Special Agent: Career Information

Detail of the scene of an accident or crime
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Job Description:

A special agent, sometimes called a detective or criminal investigator, gathers facts and collects evidence in order to determine if there have been violations of local, state or federal laws. One may specialize in a particular type of crime, for example he or she may investigate fraudulent online activity, homicides or burglaries.

Employment Facts:

There were 119,000 special agents employed in the US in 2010.

They worked for local and state law enforcement agencies as well as for federal law enforcement agencies like the US Federal Bureau of Investigation (FBI) and the US Bureau of Homeland Security.

Part time jobs in this field are highly unusual. Most positions are full-time and often include overtime. Since their services are needed at all times of the day and night, special agents may be scheduled to work at any time. Those with more experience usually get to work the most desirable hours, so if you are just starting out, expect to be scheduled nights, weekends and holidays.

Working in this field is obviously dangerous. There is a high risk of injury since special agents can be wounded by suspects or injured during high speed car chases. Following proper procedures can help lessen the chances of something going wrong. This is also an emotionally and physically stressful job. One never knows what will come up during his or her shift and must be ready to deal with all types of situations.

Educational Requirements:

Before becoming a special agent, one usually spends time as a police officer. A high school diploma is the minimum requirement for anyone who wants to begin a career in law enforcement, but many local and state agencies also require some college coursework or even a degree. Typically one must be at least 21 years old, pass a test for physical fitness and undergo a background check and a polygraph (lie detector).

Local law enforcement agencies put all new recruits through a training academy. Large agencies have their own academies, but smaller ones, for example a police department in a small town, may send their recruits off to be trained in a regional academy. Upon graduation, one begins his or her on-the-job training.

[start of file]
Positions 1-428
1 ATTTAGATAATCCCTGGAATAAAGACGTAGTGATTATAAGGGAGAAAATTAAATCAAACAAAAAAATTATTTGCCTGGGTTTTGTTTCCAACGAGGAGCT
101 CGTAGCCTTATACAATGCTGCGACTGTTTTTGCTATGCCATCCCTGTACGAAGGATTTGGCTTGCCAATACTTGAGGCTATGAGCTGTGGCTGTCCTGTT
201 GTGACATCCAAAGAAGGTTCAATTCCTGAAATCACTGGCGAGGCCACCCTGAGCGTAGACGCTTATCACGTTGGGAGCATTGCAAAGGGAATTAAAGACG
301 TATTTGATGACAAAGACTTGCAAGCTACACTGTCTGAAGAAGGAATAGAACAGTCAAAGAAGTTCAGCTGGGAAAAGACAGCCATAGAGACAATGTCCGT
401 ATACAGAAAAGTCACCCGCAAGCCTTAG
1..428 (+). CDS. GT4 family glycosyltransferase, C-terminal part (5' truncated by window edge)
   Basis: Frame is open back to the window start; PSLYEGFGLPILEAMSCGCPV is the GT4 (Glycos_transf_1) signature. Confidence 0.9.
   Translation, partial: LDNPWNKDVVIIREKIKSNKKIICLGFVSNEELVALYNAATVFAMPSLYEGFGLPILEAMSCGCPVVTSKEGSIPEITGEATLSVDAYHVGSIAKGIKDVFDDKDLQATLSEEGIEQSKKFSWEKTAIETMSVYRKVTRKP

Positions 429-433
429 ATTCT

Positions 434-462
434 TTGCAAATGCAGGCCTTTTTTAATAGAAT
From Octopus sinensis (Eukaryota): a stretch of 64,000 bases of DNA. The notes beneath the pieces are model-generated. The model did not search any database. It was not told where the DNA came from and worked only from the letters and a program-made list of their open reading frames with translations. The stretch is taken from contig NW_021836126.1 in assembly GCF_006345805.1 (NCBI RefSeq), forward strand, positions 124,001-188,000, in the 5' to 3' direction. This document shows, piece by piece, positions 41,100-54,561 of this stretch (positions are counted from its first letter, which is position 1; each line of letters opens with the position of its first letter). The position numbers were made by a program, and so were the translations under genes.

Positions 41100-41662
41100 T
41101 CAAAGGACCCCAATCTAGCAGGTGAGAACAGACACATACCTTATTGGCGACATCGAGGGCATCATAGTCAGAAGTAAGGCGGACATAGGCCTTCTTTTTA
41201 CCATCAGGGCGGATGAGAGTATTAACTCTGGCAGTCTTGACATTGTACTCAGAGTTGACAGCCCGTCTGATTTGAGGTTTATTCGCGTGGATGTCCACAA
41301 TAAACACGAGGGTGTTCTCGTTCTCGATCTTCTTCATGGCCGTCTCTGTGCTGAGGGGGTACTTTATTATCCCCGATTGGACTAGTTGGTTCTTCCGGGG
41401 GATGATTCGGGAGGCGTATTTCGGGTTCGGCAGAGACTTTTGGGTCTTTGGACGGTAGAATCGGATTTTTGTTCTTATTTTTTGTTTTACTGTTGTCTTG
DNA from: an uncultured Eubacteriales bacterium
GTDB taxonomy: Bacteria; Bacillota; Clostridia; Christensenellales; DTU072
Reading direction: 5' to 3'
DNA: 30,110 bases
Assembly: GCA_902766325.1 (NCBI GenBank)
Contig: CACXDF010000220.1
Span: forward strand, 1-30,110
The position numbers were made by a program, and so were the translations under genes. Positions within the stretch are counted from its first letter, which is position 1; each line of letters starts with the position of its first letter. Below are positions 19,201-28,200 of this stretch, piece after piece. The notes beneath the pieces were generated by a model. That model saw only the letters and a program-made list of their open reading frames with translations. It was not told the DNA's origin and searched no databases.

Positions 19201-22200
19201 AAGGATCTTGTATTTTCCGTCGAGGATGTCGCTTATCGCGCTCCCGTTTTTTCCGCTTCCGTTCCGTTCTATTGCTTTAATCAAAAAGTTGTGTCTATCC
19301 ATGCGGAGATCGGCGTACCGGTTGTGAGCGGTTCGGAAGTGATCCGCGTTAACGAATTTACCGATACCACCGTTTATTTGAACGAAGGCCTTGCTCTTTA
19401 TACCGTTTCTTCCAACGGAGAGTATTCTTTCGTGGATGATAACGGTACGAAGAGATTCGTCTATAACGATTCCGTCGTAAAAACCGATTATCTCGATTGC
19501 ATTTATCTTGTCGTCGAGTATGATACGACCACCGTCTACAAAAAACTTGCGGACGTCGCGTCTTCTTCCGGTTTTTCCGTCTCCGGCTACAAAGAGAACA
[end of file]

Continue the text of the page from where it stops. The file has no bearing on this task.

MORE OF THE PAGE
If you want to become an FBI agent, you must get your bachelor's degree. You will also need at least three years of work experience. Please see the FBI website for more information.

Why Do You Need to Know About Educational Requirements?

Other Requirements:

What does it take to be a special agent? Certain personal qualities will help you succeed in this occupation. Completing the mountains of paperwork that will be a normal part of your job requires that you be able to multi-task. Good judgment will enable to you to quickly solve, in the best way possible, whatever problems come up. Good communication skills will help you interact with suspects and colleagues. You must be perceptive and empathetic in order to understand others' perspectives and anticipate their actions.

Job Outlook:

According to the US Bureau of Labor Statistics, special agents will experience slower than average job growth through 2020.

Budget cuts will slow down hiring for some police departments. There will be strong competition for jobs in state and federal agencies and candidates with bachelor's degrees or who speak more than one language will have the best chance of getting hired.

Why Do You Need to Know About Job Outlook?


Special agents earned a median annual salary of $71,770 and median hourly wages of $34.51 in 2011. These earnings put it among the highest paying occupations that require just a high school diploma.

Use the Salary Wizard at Salary.com to find out how much a Special Agent currently earns in your city.

A Day in a Special Agent's Life:


On a typical day a special agent's tasks might include:

  • interviewing and observing suspects and witnesses
  • analyzing records to find links in chains of evidence
  • writing reports that detail results of investigations
  • coordinating investigations with other agencies and offices
  • determining the scope, direction and timing of investigations

Bureau of Labor Statistics, U.S. Department of Labor, Occupational Outlook Handbook, 2012-13 Edition, Police and Detectives, on the Internet at http://www.bls.gov/ooh/protective-service/police-and-detectives.htm (visited December 20, 2012).
Employment and Training Administration, U.S. Department of Labor, O*NET Online, Criminal Investigators and Special Agent, on the Internet at http://online.onetcenter.org/link/details/33-3021.03 (visited December 20, 2012).

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